Shackford SR. (2018). Venous Disease. In: Abernathy’s Surgical Secrets, 7th ed.: p. 357.
What is the difference between phlegmasia alba dolens and phlegmasia cerulea dolens?
“These two entities occur following iliofemoral venous thrombosis, 75% of which occur on the left side presumably because of compression of the left common iliac vein by the overlying right common iliac artery (May-Thurner syndrome). Iliofemoral venous thrombosis is characterized by unilateral pain and edema of an entire lower extremity, discoloration, and groin tenderness. In phlegmasia alba dolens (literally, painful white swelling), the leg becomes pale. Arterial pulses remain normal. Progressive thrombosis may occur with propagation proximally or distally and into neighboring tributaries. The entire leg becomes both edematous and mottled or cyanotic. This stage is called phlegmasia cerulea dolens (literally, painful purple swelling). When venous outflow is seriously impeded, arterial inflow may be reduced secondarily by as much as 30%. Limb loss is a serious concern and aggressive management (i.e., venous thrombectomy, catheter-directed lytic therapy, or both) is necessary.”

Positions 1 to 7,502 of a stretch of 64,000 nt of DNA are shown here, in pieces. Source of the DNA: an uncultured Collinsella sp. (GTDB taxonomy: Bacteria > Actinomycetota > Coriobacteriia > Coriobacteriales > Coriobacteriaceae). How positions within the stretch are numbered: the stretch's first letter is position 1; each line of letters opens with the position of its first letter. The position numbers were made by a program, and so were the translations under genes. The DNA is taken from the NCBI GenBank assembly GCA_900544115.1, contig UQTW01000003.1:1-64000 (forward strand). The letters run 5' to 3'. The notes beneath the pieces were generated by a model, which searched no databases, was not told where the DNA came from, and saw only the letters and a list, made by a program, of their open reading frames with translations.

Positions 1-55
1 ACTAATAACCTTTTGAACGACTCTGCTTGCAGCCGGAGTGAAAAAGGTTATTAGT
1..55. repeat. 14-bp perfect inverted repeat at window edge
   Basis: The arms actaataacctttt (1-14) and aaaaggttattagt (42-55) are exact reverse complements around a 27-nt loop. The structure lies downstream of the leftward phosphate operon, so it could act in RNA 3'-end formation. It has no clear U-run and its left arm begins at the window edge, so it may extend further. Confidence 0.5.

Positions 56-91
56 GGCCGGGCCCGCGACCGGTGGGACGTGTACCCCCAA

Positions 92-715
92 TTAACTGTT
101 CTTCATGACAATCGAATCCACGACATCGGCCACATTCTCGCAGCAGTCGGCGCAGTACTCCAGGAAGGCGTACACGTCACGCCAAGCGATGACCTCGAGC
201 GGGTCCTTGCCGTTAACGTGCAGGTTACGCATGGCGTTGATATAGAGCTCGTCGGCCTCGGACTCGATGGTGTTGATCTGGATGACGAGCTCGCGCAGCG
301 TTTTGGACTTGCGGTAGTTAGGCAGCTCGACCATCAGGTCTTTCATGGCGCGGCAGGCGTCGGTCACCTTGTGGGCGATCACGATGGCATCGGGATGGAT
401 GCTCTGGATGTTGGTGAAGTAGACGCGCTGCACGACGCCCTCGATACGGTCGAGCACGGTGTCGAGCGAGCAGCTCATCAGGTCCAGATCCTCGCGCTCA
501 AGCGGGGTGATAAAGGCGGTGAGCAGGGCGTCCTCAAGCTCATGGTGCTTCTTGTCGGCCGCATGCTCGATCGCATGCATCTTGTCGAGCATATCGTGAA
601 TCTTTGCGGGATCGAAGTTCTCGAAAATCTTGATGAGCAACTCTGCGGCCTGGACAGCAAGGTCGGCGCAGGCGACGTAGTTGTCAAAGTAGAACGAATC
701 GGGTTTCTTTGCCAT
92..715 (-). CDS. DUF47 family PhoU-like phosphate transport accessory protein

Chinsakchai K, et al. Trends in management of phlegmasia cerulea dolens. Vasc Endovascular Surg. 2011 Jan;45(1):5-14. Full-text for Emory users.Continue reading